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Stewart Muir is a Victoria-based journalist and head of the Resource Works society.

Northern British Columbia residents are already referring to the July 25 cancellation of the Pacific NorthWest LNG project as Black Tuesday. Meanwhile, some critics have been quick to seize on the announcement as proof that liquefied natural gas is not a "real" opportunity, or that the cancellation has spared British Columbia all kinds of terrible economic and environmental consequences.

While Western Canada's prospects to be a global player in LNG are evolving, continuing developments prove they are not vanishing. LNG remains a rewarding, desirable and realistic play.

The fact that one LNG proposal on the B.C. coast has proved nonviable does nothing to change the fact that the citizens of developing nations will continue to pursue abundant, inexpensive energy that also meets environmental aspirations. LNG represents a major step forward in the use of a gaseous energy resource that Western Canada possesses in immense quantities. It's also an economic booster because it relieves domestic natural gas producers of their dependence on a single market, the United States.

It has created prospects for First Nations who recognize LNG as a desirable product that can support social aspirations on their rural territories.

For some critics of commodity exports, adding more value to Canadian goods before they are shipped away increases the acceptability of resource activities. Even pipeline opponents have applauded oil refinery proposals for precisely that reason. Unlike crude oil or raw logs, which can be cheaply and safely transported anywhere in their original form, natural gas cannot be exported by sea unless it is greatly reduced in volume; in other words, liquefied. LNG is a value-added product that subjects a raw material to a job-spinning manufacturing process near its point of origin.

As it is, the service-intensive natural gas industry spreads economic benefits from Fort St. John, B.C., to downtown Toronto. In addition to creating new customers beyond North America, LNG producers will pay a special levy put into place after protracted study by the last provincial government. If the BC NDP government is feeling pressure to do more on the tax front, it's worth remembering that all of the investment and risk required for LNG continues to be borne by the proposing companies.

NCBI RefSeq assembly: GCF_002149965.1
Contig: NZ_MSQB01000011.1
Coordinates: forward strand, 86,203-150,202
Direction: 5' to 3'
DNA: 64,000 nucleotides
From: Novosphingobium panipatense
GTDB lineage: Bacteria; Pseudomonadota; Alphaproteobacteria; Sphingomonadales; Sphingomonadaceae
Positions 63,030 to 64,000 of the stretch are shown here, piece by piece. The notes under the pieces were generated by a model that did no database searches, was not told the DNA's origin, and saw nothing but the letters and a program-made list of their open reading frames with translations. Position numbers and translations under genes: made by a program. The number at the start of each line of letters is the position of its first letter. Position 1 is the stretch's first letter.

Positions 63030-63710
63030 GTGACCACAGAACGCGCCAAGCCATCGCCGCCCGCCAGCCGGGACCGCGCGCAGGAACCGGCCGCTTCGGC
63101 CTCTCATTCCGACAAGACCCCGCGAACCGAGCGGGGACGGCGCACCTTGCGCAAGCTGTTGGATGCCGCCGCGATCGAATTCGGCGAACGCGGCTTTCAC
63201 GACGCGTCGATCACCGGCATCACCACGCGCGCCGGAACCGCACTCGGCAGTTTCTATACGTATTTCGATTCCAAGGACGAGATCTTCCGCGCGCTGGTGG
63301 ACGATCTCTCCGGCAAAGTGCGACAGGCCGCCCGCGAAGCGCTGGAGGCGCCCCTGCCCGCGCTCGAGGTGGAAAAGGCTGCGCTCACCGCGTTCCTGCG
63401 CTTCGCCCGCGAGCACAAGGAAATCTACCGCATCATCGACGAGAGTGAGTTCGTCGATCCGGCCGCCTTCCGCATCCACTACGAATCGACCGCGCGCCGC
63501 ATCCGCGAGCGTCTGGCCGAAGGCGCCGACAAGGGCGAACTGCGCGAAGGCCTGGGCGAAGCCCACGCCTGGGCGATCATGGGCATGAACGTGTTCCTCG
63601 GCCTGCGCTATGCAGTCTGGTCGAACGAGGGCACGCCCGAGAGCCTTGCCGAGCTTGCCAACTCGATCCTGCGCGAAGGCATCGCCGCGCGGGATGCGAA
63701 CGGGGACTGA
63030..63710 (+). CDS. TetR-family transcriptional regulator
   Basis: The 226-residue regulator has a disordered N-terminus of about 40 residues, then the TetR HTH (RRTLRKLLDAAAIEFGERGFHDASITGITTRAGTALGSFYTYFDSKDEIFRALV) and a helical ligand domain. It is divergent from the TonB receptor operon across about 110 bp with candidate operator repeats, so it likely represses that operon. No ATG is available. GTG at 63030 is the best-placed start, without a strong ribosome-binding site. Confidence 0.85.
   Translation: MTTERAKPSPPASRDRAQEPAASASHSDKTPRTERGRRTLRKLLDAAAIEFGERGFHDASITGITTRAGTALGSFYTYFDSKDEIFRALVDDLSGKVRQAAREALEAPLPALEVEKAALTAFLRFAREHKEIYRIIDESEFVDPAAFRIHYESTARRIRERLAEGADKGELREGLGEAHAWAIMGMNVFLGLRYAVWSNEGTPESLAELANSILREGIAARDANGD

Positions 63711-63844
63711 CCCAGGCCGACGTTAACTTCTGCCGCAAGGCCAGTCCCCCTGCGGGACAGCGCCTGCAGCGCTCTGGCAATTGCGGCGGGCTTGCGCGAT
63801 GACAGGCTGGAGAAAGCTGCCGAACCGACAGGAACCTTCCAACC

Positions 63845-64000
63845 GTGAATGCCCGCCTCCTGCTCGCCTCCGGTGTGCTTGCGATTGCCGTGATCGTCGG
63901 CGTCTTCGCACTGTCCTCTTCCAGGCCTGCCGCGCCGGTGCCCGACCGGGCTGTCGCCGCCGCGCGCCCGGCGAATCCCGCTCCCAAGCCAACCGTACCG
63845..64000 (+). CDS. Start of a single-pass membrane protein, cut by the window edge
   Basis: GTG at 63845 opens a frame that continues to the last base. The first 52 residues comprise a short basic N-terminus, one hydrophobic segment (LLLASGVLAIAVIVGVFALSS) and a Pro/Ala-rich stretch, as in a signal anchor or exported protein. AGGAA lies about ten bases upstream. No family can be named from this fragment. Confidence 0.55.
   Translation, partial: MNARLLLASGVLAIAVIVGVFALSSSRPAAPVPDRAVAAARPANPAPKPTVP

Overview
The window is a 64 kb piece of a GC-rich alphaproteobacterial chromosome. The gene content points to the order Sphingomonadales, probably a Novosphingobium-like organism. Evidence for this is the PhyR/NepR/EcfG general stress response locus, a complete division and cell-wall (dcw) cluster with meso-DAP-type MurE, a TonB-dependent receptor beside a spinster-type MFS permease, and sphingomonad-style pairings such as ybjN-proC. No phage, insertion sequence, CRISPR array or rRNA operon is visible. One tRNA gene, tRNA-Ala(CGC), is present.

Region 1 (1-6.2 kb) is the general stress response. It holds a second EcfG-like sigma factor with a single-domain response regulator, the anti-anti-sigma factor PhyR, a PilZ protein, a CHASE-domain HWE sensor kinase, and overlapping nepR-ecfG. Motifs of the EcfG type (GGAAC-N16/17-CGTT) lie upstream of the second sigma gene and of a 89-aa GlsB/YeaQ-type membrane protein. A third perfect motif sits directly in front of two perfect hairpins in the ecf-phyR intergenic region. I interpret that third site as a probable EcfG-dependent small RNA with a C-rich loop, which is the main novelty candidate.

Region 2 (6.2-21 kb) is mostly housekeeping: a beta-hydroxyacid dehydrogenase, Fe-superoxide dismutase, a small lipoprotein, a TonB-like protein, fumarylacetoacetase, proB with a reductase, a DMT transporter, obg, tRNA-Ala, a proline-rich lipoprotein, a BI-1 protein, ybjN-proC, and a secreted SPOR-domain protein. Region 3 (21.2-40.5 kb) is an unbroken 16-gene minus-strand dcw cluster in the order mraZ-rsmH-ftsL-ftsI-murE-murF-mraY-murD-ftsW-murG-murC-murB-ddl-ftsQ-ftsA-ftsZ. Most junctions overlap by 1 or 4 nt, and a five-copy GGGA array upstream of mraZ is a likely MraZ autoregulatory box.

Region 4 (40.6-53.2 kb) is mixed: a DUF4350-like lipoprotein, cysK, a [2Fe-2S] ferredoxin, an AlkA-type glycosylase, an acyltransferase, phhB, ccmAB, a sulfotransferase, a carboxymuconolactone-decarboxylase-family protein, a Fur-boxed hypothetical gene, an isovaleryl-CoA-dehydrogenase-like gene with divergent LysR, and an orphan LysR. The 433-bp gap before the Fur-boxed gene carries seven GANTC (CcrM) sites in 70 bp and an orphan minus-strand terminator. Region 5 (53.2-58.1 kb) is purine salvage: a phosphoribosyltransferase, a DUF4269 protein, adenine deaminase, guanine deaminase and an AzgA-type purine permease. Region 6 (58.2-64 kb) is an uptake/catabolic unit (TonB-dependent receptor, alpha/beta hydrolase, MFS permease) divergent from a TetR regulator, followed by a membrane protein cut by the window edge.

While British Columbia sees setbacks, Americans have moved swiftly on the U.S. Gulf Coast to turn our gas (shipped to them already via pipeline) into LNG. The Americans have taken an expansive view of boosted economic activity over all.

There is another irony to pushing Canadian natural gas to Asia via Texas. LNG is just a fancy term for frozen gas. Each day it is aboard ship en route to market, it cools off a little and its value decreases. The B.C. coast is 15 days closer to Japan, an unassailable business and environmental advantage.

Not all LNG proposals are created equal. Some of the competing B.C. business models aim to profit from an inflated commodity price. Others, especially the PNW LNG project, are backed by foreign state-owned utilities that simply need cheap gas. One of those companies, Indian Oil, is the largest commercial enterprise in India. Since Black Tuesday, its chairman has stated that, despite the departure of lead partner Petronas, his company remains interested in developing its 10-per-cent stake.

Companies such as Steelhead LNG are pioneering concepts to reduce the barrier of high capital costs. Steelhead is already winning the recognition of investors. One of them is Seven Generations Energy, which is the single most valuable publicly-traded Canadian equity holding of the Canada Pension Plan. Steelhead's foundational relationships with local First Nations may be one reason why it is attracting supporters of such probity.

Natural gas creates "sticky" customers: once they have switched to LNG, they tend to stay. To Asian buyers, LNG is a coveted green solution. China's demand is up 37 per cent so far this year, thanks in large part to low prices. South Korea recently decided to stop coal-fired generation. Without LNG, this environmental progress isn't possible.

British Columbia needs options beyond a frothy real-estate market. LNG is one opportunity that it can confidently continue to pursue.

British Columbia’s NDP government is seeking to join legal challenges to Kinder Morgan’s Trans Mountain pipeline expansion. Environment Minister George Heyman admits fighting the federally approved project will be difficult.

The Canadian Press

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